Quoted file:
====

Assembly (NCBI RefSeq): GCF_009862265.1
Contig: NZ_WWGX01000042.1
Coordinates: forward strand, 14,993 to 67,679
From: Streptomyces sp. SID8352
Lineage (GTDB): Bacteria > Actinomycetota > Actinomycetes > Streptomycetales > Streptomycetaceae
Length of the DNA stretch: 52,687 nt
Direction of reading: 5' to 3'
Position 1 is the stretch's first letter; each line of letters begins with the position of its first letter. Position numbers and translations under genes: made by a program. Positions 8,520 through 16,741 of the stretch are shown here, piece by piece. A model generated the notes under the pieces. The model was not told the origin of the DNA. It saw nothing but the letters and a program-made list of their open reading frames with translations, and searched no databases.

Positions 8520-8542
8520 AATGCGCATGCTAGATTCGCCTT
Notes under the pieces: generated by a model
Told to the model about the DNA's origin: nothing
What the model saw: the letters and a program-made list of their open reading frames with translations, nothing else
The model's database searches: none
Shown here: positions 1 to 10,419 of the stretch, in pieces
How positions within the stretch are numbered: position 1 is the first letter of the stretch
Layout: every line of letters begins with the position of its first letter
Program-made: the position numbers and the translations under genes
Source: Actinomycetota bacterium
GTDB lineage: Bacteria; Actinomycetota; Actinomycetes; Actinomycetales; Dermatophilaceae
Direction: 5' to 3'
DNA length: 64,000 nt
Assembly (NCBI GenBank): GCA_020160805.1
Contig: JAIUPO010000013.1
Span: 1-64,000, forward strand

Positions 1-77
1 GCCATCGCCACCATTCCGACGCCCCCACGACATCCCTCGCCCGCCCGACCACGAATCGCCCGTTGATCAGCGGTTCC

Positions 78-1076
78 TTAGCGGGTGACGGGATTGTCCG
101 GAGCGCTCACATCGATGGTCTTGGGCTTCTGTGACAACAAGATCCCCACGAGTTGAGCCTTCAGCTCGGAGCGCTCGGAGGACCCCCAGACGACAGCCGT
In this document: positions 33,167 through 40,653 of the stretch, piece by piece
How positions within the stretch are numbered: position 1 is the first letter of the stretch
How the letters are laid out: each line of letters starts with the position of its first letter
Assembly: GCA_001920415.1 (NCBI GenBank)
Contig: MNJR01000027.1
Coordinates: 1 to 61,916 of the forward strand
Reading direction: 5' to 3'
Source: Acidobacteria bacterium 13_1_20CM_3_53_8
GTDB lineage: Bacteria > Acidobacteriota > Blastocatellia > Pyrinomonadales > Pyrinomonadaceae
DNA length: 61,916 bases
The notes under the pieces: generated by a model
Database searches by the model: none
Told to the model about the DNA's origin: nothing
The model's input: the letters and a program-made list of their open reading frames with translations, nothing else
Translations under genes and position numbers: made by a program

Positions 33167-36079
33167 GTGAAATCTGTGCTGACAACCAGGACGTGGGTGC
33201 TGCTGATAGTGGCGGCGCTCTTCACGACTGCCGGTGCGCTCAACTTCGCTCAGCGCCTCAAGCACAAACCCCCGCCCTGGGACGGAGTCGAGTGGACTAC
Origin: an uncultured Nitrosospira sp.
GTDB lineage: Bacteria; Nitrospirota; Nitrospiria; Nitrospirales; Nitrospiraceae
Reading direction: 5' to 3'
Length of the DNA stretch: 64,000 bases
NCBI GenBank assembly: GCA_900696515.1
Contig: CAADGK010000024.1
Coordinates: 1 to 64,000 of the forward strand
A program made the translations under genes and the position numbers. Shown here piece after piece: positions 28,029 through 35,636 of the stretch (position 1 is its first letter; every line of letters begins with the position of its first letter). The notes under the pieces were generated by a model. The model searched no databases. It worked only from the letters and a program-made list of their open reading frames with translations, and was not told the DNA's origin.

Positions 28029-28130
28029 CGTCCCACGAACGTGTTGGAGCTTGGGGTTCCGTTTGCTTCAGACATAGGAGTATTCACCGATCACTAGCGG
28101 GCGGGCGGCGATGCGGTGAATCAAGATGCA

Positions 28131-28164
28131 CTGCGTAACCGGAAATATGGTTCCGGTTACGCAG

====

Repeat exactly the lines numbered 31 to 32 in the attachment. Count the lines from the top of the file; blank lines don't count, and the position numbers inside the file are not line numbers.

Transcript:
In this document: positions 33,167 through 40,653 of the stretch, piece by piece
How positions within the stretch are numbered: position 1 is the first letter of the stretch